I have an article about a maternity hospital in Haiti in the May issue of The Walrus , and a little essay about writing graphic novels up on the The Guardian 's books blog. I actually sent The Guardian this version first, which if you ask me was far more interesting and appropriate, but it got bounced for failure to comply with their house style rules, alas: Panel One Young Jon – chubby, bespectacled, geeky – stands in front of a rack of comic books, totally engrossed in an issue of The Uncanny X-Men. Batman, Spiderman and Superman stare out at us from the rack behind him. Caption Twenty years ago, this was what comics meant to me: melodramatic tales of implausibly proportioned superheroes. Jon This is awesome! Caption Not that there's anything wrong with that. Panel Two The same layout as Panel One. Present-day Jon – tall, strong, devastatingly handsome – stands in a modern bookstore, in front of a rack labelled "Graphic Novels", reading Louis Riel . Among t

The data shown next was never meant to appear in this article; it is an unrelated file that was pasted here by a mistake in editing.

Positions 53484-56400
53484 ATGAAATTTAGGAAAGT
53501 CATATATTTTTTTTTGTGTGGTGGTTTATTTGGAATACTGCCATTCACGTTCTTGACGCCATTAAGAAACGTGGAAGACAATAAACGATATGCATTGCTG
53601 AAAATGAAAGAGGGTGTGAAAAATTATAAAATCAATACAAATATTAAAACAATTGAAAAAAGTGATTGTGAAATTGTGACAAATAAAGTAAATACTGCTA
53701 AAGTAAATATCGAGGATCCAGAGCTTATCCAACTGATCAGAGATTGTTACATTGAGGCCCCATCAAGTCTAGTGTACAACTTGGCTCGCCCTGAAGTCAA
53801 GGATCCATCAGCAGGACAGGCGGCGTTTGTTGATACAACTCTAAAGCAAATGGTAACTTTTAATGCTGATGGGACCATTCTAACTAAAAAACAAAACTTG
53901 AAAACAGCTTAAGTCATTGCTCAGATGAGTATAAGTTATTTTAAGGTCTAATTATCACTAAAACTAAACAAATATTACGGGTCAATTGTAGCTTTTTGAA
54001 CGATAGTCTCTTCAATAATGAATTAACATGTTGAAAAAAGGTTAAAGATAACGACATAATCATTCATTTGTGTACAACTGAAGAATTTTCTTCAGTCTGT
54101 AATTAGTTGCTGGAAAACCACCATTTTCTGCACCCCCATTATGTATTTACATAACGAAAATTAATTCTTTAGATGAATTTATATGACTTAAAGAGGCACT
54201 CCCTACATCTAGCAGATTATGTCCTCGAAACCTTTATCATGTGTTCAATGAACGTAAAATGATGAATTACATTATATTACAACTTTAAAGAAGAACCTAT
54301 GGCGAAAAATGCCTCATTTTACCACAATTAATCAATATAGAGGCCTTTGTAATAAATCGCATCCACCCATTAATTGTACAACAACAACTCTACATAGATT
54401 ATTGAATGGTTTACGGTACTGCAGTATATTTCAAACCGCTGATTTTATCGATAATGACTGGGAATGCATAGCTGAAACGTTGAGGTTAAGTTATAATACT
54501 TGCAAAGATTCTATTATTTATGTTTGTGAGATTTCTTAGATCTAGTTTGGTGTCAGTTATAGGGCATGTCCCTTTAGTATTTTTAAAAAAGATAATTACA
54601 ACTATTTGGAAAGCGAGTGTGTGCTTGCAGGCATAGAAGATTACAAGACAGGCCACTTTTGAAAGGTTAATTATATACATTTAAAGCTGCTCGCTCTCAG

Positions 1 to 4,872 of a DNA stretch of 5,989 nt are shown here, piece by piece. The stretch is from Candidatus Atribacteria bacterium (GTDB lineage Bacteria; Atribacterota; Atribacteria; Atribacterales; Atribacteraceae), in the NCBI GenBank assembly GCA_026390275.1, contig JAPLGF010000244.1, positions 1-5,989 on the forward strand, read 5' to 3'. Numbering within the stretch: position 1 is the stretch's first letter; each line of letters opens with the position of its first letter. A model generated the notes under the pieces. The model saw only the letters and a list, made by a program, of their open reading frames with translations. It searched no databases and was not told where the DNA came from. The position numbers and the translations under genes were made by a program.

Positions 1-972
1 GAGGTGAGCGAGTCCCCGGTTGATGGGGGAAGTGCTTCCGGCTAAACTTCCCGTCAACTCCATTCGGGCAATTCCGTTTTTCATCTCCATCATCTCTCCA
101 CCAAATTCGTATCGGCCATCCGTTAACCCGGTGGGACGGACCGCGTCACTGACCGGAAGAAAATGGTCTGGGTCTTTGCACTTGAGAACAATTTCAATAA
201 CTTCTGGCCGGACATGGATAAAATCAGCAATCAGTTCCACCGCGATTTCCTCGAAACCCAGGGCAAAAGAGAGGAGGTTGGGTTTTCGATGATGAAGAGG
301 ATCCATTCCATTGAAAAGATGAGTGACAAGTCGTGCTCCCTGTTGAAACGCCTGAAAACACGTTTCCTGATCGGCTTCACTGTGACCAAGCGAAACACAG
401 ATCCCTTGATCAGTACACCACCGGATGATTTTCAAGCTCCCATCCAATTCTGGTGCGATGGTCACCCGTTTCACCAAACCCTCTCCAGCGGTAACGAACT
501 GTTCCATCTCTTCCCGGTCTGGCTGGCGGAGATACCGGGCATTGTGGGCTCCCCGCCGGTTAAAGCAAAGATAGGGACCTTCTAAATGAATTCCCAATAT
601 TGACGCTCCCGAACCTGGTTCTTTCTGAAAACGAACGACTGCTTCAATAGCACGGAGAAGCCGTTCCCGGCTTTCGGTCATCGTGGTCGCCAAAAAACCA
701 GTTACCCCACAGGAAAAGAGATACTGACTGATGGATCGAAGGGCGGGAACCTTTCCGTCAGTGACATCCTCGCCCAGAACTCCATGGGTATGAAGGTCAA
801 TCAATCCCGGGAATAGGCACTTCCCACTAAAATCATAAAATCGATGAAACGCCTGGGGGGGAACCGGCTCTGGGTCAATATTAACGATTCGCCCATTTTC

Showing posts from April, 2008
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And for those of you who have been living in a cave - or, if there's anything to the horror-audience stereotype, perhaps those of you not living in caves - my old friend Sarah Langan (we've known each other since our teens, lo these many strange aeons ago) last week won a thoroughly deserved Bram Stoker Award for the best horror novel of 2007, The Missing . While it's technically a sequel to her stunning debut The Keeper , which was a nominee last year - and, frankly, should have won - you really don't need to read Keeper first. But that's a moot point as you should rush out and read both right now.